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Not even sure what to ask.

Discussion in 'Emergencies / Diseases / Injuries and Cures' started by shalla, Mar 21, 2017.

  1. shalla

    shalla Just Hatched

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    May 28, 2016
    I have a mixed flock, mostly orpingtons.
    My question is this. Since the fall I have lost all 3 of my colored egg layers. We had a 30 degree temp change overnight when I lost my easter egger.

    We culled my amerucana last month, she had one ailment after another. She had a respiratory issue that i don't think ever went away and then she slipped a tendon jumping from the roosting bar and we just couldn't fix it.

    This morning I went to the coop to find my olive egger pullet dead. She was fine last night when I locked everyone up. I will say that we have had insane weather here and she did get sluggish everytime there was a drastic cool down, but then would perk right back up.

    I bought the amerucana and olive egger in September along with a chocolate and a lavender orpington, both of whom have had no issues.

    My buff orpingtons that we bought in may have no issues.

    I guess my question is this.. are the others less likely to handle bad weather than my orpingtons?
     
  2. Eggcessive

    Eggcessive Chicken Obsessed Premium Member

    28,955
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    Apr 3, 2011
    southern Ohio
    Sorry for your loss. Since easter eggers and some ameraucanas are of mixed breeds, I find that mine are much healthier than some of the purebred rarer breeds. The problem may be from what diseases you're dealing with. Respiratory diseases are not good, but if your one chicken who had several ailments might have had an immunity problem common with some diseases like leukosis or Mareks, then it could affect many. Whenever you lose a bird, it helps to get a necropsy done by a poultry lab or the state vet to look for what killed the chicken. The one with the slipped tendon possibly could have had Mareks (or not.) When we get birds from different sources, there is always a chance of bringing in a carrier who shows no symptoms of illness. Weather changing from cold to hot and back can be a stress on chickens, so hopefully it is just that and a couple of birds with poor immunity. Sometimes I do a necropsy myself at home to look at internal organs for crop or gizzard blockage, worms, or egg yolk peritonitis. Here is some info on contacting poultry labs or state vets if you need to in the future:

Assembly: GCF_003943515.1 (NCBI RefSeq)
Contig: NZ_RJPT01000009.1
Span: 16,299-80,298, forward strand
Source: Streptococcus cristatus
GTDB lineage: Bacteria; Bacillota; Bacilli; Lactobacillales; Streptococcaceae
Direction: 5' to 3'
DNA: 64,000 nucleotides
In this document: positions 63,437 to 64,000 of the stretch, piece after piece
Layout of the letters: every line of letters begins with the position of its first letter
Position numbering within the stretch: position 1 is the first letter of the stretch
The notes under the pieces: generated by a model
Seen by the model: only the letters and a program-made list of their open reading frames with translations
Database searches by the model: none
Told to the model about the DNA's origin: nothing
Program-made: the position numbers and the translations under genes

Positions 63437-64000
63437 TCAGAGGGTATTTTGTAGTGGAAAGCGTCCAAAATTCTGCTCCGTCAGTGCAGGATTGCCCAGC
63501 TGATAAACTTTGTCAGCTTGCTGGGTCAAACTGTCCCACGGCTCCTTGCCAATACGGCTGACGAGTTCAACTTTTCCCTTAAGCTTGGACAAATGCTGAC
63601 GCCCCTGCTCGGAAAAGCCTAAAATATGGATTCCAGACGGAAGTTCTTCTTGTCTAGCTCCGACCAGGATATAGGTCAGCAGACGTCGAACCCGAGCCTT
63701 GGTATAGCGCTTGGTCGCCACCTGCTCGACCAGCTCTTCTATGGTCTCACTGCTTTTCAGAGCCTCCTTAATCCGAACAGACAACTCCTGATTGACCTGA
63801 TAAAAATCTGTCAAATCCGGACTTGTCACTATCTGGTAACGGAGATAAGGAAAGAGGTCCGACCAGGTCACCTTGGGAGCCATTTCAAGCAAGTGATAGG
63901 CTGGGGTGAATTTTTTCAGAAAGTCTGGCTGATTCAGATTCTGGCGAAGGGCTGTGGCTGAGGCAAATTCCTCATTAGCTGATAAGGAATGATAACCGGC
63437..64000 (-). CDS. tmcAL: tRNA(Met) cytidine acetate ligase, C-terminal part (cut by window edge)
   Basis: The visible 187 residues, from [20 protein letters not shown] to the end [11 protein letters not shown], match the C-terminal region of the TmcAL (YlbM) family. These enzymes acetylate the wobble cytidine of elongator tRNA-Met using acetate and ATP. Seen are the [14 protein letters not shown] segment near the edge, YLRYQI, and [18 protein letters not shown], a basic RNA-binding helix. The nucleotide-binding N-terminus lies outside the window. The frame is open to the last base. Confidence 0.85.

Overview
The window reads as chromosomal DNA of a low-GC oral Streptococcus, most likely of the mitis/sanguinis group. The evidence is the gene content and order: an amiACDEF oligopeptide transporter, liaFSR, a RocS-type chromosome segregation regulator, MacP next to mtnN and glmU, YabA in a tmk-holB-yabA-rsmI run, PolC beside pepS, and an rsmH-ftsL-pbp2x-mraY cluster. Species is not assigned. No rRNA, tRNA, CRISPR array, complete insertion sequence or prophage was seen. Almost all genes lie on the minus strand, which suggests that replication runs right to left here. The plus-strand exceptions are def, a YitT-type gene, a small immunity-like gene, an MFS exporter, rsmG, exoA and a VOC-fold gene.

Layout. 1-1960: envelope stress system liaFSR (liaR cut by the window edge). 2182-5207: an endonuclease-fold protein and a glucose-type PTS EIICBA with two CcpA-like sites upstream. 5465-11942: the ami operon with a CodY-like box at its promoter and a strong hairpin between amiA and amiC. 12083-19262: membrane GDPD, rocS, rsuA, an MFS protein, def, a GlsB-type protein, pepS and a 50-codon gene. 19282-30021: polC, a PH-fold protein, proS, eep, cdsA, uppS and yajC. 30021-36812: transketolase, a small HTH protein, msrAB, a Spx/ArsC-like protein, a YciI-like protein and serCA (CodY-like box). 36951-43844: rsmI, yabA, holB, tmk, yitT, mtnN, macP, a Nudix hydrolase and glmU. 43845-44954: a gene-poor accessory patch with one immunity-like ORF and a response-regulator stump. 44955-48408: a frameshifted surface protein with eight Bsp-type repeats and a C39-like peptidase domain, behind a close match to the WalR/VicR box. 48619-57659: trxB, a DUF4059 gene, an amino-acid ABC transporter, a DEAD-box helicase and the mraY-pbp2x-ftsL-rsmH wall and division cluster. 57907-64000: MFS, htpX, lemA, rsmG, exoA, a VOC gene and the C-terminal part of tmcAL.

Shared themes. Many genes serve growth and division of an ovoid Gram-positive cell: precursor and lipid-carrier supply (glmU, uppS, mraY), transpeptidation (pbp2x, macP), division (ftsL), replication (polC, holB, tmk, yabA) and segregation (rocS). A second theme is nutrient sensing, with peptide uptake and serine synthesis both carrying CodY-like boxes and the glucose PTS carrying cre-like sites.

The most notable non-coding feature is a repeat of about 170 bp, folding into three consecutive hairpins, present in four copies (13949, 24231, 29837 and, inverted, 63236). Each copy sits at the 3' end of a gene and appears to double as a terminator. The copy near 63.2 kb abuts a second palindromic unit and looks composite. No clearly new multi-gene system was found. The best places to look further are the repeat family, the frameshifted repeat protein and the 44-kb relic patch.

http://www.usaha.org/Portals/6/StateAnimalHealthOfficials.pdf
    http://www.metzerfarms.com/PoultryLabs.cfm
    https://www.backyardchickens.com/t/799747/how-to-send-a-bird-for-a-necropsy-pictures
     
    Last edited: Mar 21, 2017
    1 person likes this.

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